Blogging ain’t what it used to be. Even way back in aught nine when I started, it was too late for what I wanted it to be. I’m typically an early adopter, but that’s slipping away from me as I grow older and more calcified and as the form of entertainment and culture continues to morph and transform like a jelly blob in a lava lamp.
I was lucky enough to find a tribe for a while and then winnow it down to a few awesome peeps that I can manage to stay mostly in contact with. Those early days of the tribe were such a high. Emails stacked up in my inbox. Everyone had an opinion, a word of encouragement, a joke. Someone was up and available at any hour, day or night. It was exactly what I had been looking for when I started my blog – a community.
Everyone who volunteered there wanted to make the world a better place, wanted to help people share their most painful experiences to exorcise those demons and let them go and to point bright, shiny lights in those deep, dark corners that we avoid and ignore. I felt deeply, as a therapist and a general life survivor, that this was an important service and something that I could feel good about supporting and contributing to. A lot of us felt that way.
Until, as the number of volunteers began to skyrocket, the thing became muddled and complicated. We may not need a hundred plus volunteers, but we have them. Find a place for them, a thing for them to do. So we all did things. They appeared to be important and relevant and then, they didn’t. Somewhere along the way it turned into a frenzy of work that seemed directionless, a platform from which to parlay a career of some sort, a cult. Volunteers quietly slipped away at a consistent, then rapid, pace.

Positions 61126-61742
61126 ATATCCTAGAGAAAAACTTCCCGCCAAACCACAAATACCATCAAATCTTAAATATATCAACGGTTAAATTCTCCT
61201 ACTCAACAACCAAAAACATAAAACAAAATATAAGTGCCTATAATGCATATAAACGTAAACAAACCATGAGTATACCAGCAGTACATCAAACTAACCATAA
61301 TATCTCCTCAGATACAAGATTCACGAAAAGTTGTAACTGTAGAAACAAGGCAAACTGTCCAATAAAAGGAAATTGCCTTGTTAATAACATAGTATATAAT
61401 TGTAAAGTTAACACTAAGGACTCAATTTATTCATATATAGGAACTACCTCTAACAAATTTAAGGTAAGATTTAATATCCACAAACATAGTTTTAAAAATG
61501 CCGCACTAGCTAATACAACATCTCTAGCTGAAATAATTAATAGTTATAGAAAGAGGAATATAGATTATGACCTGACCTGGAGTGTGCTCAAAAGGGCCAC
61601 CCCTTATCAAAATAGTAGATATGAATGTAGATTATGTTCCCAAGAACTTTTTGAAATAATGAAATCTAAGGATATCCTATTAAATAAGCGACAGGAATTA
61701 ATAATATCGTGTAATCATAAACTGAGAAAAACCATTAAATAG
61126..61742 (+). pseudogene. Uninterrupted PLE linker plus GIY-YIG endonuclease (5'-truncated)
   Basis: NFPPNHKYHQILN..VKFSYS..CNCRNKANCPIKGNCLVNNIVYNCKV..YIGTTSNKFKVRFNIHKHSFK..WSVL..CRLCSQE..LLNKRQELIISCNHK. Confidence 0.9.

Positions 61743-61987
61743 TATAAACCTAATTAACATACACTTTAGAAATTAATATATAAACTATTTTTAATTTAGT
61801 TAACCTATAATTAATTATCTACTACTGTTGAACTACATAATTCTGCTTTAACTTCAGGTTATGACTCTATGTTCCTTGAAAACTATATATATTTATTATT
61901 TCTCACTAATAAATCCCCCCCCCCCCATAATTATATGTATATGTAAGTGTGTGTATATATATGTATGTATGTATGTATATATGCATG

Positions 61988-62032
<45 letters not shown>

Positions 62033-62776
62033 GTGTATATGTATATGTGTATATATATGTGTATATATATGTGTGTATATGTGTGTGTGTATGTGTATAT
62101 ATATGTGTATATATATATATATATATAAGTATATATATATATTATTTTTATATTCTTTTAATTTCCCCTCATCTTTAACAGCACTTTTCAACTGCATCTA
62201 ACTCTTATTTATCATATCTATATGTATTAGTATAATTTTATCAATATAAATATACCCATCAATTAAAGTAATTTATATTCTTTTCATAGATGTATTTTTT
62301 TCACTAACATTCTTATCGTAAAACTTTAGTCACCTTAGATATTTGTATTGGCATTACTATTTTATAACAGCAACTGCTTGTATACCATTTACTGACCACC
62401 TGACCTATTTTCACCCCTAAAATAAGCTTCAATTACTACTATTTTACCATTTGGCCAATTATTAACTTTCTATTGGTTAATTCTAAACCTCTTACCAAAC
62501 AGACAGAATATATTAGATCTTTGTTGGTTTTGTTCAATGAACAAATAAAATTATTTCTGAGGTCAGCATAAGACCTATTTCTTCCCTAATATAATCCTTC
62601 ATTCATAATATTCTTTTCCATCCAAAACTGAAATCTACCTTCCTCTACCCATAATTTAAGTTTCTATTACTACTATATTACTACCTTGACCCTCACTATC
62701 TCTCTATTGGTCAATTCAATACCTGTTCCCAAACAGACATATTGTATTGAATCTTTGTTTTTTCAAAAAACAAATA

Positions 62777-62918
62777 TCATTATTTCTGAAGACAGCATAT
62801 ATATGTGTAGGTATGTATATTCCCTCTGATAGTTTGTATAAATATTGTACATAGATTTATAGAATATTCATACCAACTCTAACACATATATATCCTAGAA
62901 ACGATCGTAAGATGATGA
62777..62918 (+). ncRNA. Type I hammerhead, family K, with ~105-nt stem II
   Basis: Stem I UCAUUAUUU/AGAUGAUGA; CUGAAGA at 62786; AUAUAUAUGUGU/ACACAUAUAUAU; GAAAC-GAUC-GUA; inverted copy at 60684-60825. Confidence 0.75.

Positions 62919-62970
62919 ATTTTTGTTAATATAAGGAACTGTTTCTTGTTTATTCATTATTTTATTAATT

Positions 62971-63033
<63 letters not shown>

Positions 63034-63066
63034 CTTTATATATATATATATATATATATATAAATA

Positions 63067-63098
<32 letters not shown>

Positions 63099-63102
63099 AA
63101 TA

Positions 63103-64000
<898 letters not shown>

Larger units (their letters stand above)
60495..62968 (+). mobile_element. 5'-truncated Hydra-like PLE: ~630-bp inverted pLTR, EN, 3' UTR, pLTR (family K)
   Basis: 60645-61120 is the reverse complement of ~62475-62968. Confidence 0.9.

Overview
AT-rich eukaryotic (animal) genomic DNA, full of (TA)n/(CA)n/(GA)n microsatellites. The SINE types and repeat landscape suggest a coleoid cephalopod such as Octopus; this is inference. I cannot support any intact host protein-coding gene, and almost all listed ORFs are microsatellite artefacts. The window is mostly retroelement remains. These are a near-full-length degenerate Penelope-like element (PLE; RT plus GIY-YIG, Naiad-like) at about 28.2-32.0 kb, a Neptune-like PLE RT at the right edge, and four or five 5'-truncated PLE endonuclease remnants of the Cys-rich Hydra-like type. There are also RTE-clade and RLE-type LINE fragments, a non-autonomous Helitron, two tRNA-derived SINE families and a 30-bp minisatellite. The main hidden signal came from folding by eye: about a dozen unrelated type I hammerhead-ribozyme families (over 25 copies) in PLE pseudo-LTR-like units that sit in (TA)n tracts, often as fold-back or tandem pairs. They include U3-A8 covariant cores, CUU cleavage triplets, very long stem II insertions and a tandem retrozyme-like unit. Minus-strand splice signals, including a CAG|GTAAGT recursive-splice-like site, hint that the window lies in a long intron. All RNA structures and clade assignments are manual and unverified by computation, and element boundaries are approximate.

The internet can be many things, but one thing that most of us have at least daydreamed about is making a living from it. My name is Sally McNally and I make the most fantastic perfume for emus in all the lands. Let me share my gift with the world for a modest price. And then every single emu-loving weirdo comes out of the woodwork and makes Sally a bundle for doing what she loves. Yay internets!
But this wasn’t that. This didn’t require big numbers or board members or eight zillion resources pages on every topic relating to life’s shittiest tragedies. This was a thing that should have stayed a small and dependable thing, where people who were holding on to bad stuff could pop the zit and let the ick go. It should have been like the hallowed halls of AA, point you in the direction, give you some guidelines, give you a high five and a fist bump and leave the rest up to you.
But it wasn’t. There was resistance to differing opinions, attribution issues, uncredited work, manipulation and pressure to provide submissions. All that and an unstable, magnetically manipulative, cultish leader and I’m out. It was sad and hard and lonely to say goodbye to the friendly chatter that helped fill my isolated, stay at home mom blues. But I quickly realized that many of those peeps were still around in various ways. One became a homie for life, someone who makes my life, and the world, a better place to lay around and inhale peanut butter M&M’s in. Others are people that I love and admire and communicate in various ways, mostly around the Nets of Inter, occasionally in the 3 dimensional world.
The point of this post was meant to be, blogging ain’t what it used to be. Why in my day, we had to walk five miles through the pouring rain and a lightning storm to get to the wifis. All virtual, obvs.
I just miss it. I miss writing words that became a conversation between something other than the left and right hemispheres of my brain. I miss commenting on blogs where back and forth could be expected. Blogs now all have things that pop up at you to get you to sign up for other things and make scrolling down to the content not worth it to the gogo generation. Or to me.
I still have things I want to say, but now I’m mostly back to saying to myself inside my head. Which is not the greatest, when applied too often. Maybe i’ll write more again, maybe not. However things shake out, I miss it and you.